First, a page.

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April 05, 2021 - Blog Article
Commercial Real Estate Submarket Report Rent Gains in 2021

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It has been more than a year ago since the outbreak of the coronavirus, and until now, no one has utilized the rent asking metric to determine demand. Now the guessing game is over, according to CoStar Analystics team. They demonstrated recently that if we compare the past asking rents to the present asking rents, which are reported quarterly by property owners, it reveals the future demand for each commercial real estate property types.

The basis of their reasoning on why this metric works is due to owner confidence. If owners are pricing their rents at certain levels revealing a gain in rent, it is because they have direct industry insight that their asset will be in demand in the upcoming quarters, or in the case of hotels, in the near-term as hotel assets price for immediate demand expected. Lets review the conclusions by property type.

Industrial CRE Owners Are Reporting the Highest Rent Gains

Unsurprisingly, landlords of industrial CRE are the most bullish out of all the property types. Almost all industrial landlords posted year-over-year rent gains, and the rents did not fall off during the pandemic.

Ecommerce tenants and sales of durable goods have driven the most demand for industrial landlords. Tenants like Amazon continues to need places to store their consumer goods, due to online shopping.

Retail, Apartment, and Housing Sectors All Show Signs of Resilience

The retail CRE market suffered a huge blow in 2020, but it has been more resilient than others, with 60% of its submarkets reporting rent gains over the past year.

With more vaccinations, more people will slowly return to brick-and-mortar stores to feed their craving for good old shopping. Many businesses have closed permanently, but retail landlords and CRE investors are confident in the sector’s imminent rebound.

The same goes for the apartment submarket. Rents from late 2019 through midyear 2020 showed an initial hit; however, over the past quarters the apartment submarket began showing signs of stabilizing, which is quite promising.

Lastly, both single-family and multifamily properties are rising in demand. Two main contributors to their demand are low interest rates and work-from-home arrangements.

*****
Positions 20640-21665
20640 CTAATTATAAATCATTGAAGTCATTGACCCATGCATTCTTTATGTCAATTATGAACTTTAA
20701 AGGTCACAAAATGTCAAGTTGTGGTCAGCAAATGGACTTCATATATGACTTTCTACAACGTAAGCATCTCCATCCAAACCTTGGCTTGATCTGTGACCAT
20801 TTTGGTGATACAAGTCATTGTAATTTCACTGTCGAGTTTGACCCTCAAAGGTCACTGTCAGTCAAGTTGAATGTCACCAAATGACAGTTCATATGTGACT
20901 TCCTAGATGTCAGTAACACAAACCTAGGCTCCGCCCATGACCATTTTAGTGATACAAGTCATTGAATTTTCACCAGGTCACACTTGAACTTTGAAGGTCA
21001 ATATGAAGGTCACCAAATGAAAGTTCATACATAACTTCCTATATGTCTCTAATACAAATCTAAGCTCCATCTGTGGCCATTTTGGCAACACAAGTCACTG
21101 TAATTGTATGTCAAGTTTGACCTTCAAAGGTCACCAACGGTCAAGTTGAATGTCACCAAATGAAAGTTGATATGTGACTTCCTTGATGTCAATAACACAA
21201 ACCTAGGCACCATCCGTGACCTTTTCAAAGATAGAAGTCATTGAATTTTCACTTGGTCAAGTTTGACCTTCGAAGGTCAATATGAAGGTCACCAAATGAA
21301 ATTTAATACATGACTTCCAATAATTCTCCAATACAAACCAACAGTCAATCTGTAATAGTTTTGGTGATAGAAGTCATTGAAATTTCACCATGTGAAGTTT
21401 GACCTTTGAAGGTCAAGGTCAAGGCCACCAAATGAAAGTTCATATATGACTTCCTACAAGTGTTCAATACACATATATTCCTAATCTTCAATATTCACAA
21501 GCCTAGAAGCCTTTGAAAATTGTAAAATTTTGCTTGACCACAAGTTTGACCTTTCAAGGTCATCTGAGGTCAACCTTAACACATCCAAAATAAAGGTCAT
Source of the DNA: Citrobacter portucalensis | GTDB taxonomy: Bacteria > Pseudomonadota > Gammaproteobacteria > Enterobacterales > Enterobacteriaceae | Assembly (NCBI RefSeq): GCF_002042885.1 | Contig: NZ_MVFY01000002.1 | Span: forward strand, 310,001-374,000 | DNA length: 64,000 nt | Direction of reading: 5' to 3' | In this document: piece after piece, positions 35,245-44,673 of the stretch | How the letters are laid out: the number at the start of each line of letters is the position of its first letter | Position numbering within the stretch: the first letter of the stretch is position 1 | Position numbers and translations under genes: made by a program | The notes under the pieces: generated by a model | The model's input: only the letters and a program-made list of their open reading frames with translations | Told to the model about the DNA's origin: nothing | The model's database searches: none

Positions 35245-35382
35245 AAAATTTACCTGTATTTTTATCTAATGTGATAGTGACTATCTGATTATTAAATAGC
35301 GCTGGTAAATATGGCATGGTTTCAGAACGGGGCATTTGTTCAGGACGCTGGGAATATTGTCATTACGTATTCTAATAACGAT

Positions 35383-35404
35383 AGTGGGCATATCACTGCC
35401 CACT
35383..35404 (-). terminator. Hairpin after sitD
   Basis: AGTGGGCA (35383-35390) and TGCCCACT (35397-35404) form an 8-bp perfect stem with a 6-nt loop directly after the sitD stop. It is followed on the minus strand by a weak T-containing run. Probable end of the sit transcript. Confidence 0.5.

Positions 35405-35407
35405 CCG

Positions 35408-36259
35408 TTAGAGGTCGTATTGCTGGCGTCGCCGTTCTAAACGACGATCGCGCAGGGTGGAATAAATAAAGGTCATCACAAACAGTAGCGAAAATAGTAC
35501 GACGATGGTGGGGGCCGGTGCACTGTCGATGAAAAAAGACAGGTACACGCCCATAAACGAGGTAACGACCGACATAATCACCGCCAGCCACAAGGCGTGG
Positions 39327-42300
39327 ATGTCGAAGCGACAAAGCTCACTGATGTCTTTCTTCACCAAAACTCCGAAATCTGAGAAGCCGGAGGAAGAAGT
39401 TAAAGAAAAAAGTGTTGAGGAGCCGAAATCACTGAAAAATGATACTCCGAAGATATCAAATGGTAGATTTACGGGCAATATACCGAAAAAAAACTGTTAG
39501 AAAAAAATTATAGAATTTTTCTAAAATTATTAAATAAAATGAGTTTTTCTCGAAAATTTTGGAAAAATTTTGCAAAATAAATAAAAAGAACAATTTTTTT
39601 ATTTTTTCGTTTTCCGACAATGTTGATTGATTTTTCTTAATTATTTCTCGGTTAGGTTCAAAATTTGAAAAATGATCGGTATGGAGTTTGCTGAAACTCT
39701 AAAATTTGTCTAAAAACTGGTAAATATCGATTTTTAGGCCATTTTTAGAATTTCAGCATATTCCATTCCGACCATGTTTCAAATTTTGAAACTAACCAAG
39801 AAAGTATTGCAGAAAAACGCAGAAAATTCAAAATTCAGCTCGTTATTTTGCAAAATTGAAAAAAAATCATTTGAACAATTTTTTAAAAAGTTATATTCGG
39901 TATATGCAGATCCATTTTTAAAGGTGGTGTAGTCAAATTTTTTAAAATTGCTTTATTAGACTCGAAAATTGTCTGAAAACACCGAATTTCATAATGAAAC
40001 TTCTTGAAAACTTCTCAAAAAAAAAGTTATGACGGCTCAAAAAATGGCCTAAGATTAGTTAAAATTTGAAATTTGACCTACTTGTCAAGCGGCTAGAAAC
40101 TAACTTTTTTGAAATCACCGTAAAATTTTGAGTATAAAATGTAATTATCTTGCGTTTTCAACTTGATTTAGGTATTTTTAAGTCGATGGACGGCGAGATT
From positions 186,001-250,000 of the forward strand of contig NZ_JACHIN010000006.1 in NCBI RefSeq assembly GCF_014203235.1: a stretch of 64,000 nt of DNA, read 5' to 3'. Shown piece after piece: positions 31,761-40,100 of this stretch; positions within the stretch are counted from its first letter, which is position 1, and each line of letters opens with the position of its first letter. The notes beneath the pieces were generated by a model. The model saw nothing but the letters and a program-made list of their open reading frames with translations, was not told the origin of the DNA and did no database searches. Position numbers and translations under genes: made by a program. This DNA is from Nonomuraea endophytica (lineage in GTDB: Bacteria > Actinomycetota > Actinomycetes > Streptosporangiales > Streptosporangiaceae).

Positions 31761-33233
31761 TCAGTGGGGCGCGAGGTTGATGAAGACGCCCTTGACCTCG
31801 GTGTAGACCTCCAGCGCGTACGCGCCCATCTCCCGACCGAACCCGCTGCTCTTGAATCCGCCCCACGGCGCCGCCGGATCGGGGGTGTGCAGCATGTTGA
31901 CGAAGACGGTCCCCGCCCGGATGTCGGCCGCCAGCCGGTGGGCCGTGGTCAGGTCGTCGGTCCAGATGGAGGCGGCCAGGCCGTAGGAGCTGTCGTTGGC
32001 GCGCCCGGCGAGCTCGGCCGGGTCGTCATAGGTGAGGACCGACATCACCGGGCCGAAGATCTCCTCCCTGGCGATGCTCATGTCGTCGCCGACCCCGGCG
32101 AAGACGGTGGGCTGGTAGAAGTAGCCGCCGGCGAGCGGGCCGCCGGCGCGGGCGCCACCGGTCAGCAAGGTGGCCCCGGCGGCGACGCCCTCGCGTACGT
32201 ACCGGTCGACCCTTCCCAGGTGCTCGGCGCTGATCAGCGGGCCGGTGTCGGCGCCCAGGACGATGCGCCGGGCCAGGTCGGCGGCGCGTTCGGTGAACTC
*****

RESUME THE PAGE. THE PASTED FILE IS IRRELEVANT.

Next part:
The Hospitality and Office Space Sectors Remain Weak

To say that the hospitality industry has taken a huge hit due to the pandemic would be an understatement. With closed borders worldwide and all the other travel restrictions, most hotel rooms were sitting empty, causing the room prices to bottom out.

Only 3% of hospitality submarkets have seen a rise in their average daily rates (ADRs) in the past year.

However, the hospitality industry is bound to recover quickly, as soon as people can travel safely again. Hotel room prices have already started increasing, thanks to vaccinations that boost people’s confidence and drive the pent-up demand for travel.

But will the office space sector rebound as quickly? 

The demand for office space remains low, with the majority of people still working from home. Many companies have even adopted permanent WFH (Work from Home) policies.

The vacancies are rising, and the rents keep shrinking, so property owners and many CRE investors are not very confident in this sector.

However, it’s important to note that not everyone will keep working remotely once the pandemic is over. Many people want to return to the office. We might just see a huge demand for office space in the near future, so do not count this sector out.

Summary

As commercial real estate owners price in the full effects of the global pandemic, tracking rent gains by property types reveals the confidence in that sector.

Despite government restrictions, working at the office mandates, decrease in travel, and temporary closures of shopping malls, most CRE submarkets have found a way to remain strong. Their reports on rent gains are sure to motivate many CRE investors to invest with more confidence.